Helen Sarna, 85, renowned cataloger of Hebrew text

By Padraig B. Shea
Globe Correspondent / December 28, 2008
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Helen Sarna stamped and cataloged numerous books during her 23-year tenure as a librarian at the Hebrew College in Newton. Despite her renown as one of the nation's leading cataloguers of Hebrew texts, she took special pride in sending corrections to the Library of Congress.

Mrs. Sarna will be remembered by hundreds of Hebrew College alumni as a compassionate counselor and adviser, her son, Jonathan, said.

"She helped some with their homework, others with family problems, still others with their love lives," wrote Jonathan Sarna, a professor of American Jewish History at Brandeis University.

Mrs. Sarna, who also was a former librarian at the American Jewish Historical Society at Brandeis, died of natural causes in Newton on Dec. 18. She was 85.

She was born in 1923 in London, where she lived until being briefly evacuated during the Blitz of 1940. She met her husband, Nahum, there at a London Zionist youth meeting in 1939, when they were 16. They dated for eight years before marrying in 1947. He died in 2005.

Her husband became a prominent Judaic scholar and professor at Brandeis for 20 years. He never learned to type, so Mrs. Sarna transcribed for him, including some of his early books.

"She typed and edited all of his work," Jonathan said in a telephone interview. "She was very important in helping him achieve the scholarship that was central to his life."

After marrying, the Sarnas moved to the newly created state of Israel in 1949. In 1951, however, the Sarnas moved to Philadelphia with their 2-year-old son, David, because the Hebrew University campus where Dr. Sarna was studying was cut off from Jerusalem during the 1948 Arab-Israeli War.

In the United States, Dr. Sarna continued his education, and Mrs. Sarna taught at a Hebrew school. In 1957, they moved to New York City, where Mrs. Sarna realized her dream of attending college at Columbia University. She eventually earned a bachelor's degree in library science from Simmons College in Boston.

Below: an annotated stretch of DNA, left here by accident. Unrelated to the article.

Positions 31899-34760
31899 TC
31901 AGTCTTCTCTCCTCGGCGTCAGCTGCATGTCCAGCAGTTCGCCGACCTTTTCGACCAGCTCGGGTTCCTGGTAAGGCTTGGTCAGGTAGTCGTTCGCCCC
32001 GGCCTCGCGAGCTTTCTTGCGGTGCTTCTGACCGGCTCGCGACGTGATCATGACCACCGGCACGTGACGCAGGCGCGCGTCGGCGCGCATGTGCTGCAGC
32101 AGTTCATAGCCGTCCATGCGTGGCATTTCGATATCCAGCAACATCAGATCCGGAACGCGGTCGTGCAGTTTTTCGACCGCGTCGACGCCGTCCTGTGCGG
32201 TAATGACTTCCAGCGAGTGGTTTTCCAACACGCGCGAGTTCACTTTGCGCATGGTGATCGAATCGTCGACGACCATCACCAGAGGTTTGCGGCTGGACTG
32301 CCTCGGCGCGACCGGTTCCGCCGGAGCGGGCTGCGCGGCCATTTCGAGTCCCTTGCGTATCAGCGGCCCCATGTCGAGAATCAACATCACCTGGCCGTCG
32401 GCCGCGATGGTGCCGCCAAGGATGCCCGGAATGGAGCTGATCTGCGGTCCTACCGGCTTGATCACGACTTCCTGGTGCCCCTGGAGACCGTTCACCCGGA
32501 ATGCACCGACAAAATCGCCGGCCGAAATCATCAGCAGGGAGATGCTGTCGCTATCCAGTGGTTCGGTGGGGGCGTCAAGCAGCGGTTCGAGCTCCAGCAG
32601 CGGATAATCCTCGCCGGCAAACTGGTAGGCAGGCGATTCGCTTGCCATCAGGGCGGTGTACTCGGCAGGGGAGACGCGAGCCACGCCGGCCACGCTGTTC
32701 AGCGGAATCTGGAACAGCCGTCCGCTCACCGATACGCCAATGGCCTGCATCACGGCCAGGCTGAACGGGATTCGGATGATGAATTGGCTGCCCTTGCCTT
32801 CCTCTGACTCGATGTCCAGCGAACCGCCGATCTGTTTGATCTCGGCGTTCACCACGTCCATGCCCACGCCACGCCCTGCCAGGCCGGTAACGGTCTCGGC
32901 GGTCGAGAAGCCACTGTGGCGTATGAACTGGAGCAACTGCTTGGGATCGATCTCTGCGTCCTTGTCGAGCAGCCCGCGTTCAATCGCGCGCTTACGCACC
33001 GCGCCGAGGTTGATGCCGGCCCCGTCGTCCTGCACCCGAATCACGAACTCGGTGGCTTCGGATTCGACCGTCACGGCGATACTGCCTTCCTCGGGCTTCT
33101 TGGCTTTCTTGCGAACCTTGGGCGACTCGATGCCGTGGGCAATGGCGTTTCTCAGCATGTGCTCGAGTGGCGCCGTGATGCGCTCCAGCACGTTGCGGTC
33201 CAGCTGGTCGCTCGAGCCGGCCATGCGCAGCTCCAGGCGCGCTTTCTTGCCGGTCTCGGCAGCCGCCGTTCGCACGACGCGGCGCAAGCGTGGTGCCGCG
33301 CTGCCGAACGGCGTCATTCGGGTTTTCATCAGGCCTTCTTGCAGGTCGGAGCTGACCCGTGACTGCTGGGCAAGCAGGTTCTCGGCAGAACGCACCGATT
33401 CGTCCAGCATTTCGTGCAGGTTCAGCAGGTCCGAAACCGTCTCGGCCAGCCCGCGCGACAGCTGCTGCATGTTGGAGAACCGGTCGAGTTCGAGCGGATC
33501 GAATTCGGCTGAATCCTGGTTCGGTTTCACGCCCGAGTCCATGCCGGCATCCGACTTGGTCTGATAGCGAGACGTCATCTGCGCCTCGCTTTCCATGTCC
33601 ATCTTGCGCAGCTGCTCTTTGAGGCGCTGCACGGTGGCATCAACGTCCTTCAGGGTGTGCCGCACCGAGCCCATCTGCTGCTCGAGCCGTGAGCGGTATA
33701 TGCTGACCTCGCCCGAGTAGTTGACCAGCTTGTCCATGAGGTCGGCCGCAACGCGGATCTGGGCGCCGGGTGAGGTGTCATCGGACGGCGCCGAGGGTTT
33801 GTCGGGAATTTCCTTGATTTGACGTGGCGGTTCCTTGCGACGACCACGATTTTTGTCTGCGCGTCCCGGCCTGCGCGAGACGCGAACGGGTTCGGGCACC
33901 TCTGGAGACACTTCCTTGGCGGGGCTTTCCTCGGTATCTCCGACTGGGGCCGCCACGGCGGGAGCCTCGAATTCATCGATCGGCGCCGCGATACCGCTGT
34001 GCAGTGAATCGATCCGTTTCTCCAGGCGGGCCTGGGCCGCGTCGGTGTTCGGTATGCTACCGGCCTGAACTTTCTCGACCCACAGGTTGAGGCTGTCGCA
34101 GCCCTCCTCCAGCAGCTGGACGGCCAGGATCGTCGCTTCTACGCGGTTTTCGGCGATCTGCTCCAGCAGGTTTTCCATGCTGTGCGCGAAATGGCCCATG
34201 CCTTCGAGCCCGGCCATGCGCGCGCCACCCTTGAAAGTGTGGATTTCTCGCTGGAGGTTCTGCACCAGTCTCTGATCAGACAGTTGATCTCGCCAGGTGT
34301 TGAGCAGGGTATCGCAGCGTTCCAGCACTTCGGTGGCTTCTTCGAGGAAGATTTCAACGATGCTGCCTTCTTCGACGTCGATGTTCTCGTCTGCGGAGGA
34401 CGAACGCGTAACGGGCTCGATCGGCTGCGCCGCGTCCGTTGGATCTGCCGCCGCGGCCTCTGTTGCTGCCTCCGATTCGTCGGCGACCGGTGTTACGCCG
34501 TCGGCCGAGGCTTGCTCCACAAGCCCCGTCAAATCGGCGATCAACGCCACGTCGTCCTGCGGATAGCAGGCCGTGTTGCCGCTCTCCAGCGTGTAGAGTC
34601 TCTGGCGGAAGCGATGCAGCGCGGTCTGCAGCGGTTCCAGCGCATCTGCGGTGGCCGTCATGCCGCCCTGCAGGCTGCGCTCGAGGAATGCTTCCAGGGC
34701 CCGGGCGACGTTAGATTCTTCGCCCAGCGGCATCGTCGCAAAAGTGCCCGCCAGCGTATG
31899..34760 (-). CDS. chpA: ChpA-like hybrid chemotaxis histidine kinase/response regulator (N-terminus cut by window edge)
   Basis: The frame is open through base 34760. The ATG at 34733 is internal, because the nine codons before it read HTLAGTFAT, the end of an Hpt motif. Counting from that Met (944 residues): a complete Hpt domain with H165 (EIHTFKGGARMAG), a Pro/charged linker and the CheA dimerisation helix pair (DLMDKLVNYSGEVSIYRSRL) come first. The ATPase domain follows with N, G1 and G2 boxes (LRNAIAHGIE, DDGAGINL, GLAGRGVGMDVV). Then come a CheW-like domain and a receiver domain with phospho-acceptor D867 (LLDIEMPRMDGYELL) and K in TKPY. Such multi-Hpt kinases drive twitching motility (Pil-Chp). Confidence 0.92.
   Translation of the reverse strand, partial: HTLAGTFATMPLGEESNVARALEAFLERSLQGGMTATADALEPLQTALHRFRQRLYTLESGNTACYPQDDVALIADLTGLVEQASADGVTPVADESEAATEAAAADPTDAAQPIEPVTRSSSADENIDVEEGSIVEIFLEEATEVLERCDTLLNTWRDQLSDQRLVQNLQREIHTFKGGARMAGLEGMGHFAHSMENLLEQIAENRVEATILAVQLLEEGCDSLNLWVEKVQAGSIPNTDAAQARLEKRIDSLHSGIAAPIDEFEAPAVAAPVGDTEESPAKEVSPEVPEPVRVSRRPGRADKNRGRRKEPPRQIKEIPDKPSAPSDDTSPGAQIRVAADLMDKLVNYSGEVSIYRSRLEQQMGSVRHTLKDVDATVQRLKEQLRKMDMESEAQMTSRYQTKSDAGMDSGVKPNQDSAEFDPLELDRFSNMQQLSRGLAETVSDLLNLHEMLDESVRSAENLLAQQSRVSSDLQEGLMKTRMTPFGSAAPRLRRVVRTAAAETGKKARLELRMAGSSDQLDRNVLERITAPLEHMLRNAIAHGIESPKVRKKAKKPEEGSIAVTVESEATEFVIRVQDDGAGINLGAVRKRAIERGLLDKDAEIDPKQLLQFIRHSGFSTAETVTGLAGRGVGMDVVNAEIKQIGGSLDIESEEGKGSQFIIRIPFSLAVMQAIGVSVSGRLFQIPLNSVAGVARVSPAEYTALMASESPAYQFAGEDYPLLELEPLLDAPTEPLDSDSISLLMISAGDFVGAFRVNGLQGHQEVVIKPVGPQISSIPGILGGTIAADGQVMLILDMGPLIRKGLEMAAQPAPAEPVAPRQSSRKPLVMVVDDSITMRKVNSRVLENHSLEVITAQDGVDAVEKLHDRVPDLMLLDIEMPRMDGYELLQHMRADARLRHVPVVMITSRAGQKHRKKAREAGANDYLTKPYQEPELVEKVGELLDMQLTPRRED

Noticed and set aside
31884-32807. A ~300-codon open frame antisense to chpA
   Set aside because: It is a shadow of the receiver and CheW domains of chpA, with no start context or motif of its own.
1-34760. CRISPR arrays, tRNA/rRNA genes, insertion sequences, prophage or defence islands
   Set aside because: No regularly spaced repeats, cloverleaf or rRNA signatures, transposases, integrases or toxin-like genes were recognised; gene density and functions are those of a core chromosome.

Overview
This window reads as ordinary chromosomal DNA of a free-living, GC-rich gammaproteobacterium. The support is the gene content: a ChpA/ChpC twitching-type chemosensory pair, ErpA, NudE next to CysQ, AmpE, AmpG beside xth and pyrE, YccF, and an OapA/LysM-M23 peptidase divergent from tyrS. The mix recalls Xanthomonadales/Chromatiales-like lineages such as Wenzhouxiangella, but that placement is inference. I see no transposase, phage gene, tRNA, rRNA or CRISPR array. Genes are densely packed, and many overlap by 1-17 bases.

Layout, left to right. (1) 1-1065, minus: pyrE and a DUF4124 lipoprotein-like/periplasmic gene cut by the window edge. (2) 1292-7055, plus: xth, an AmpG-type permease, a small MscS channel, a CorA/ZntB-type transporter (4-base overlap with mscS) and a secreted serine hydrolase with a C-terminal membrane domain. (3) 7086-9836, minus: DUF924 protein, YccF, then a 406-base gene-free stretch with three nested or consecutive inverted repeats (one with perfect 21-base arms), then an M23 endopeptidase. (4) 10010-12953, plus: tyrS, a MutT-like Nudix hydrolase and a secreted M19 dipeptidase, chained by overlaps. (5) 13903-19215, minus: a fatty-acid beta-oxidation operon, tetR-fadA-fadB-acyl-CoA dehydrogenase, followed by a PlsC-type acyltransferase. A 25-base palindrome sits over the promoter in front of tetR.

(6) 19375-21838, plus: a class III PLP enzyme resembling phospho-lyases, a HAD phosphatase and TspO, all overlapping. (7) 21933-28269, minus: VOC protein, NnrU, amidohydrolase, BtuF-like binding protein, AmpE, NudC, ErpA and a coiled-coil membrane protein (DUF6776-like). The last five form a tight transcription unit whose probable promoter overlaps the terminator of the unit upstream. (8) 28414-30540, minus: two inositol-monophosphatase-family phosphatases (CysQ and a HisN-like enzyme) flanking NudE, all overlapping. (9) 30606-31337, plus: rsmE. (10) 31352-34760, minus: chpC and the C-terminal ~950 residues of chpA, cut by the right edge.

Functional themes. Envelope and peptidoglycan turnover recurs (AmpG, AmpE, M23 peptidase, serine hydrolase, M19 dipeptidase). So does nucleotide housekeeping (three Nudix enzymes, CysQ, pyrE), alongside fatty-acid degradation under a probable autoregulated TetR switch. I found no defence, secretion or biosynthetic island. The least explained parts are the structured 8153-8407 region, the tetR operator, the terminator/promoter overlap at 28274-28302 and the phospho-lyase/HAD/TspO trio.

In 1965, the family moved to Boston when Dr. Sarna became a professor at Brandeis. The next year, Mrs. Sarna joined the Hebrew College's library, where she worked as assistant director under Dr. Maurice Tuchman, until she retired in 1989.

Mrs. Sarna was equally at ease with professors and graduate students at Hebrew College as with the 11-year-olds who attended an after-school program there, Tuchman said.

"She took a particular interest in students who were just starting out," he said. "Not only did she help them with the different studies, she would inquire about their private lives. They would open up to her that they were having this problem or that, and she would help them through. They would confide in her."

After her retirement, Mrs. Sarna spent the next three years volunteering.

She created the Hesed (righteous deeds) Committee of her congregation, the Shaarei Tefillah in Newton, to care for the poor and sick. She volunteered and translated at the New England Chasidic Center in Brookline, worked at Boston Children's Hospital, and visited senior citizens at Jewish nursing homes.

Mrs. Sarna came out of retirement in 1992 to become the director of cataloging at the American Jewish Historical Society, which was then housed at Brandeis, when the top librarian there died. Three years later, she retired for the final time and moved with Dr. Sarna to Boca Raton, Fla., where she worked pro bono to establish a Judaic studies section at Florida Atlantic University's library. After Dr. Sarna's death, Mrs. Sarna moved back to Newton, where she lived with Jonathan and his family.

Services have been held. Besides her sons Jonathan and David, of Teaneck, N.J., she leaves five grandchildren.

"Religion was very important; even at the end," Jonathan said. "Lighting candles on the Sabbath and singing various Sabbath prayers and songs, this was immensely important to her. Even on the Sabbath [last week] we noticed she wasn't there. Obviously one feels the loss of a parent deeply; it's a great void when a parent is gone."

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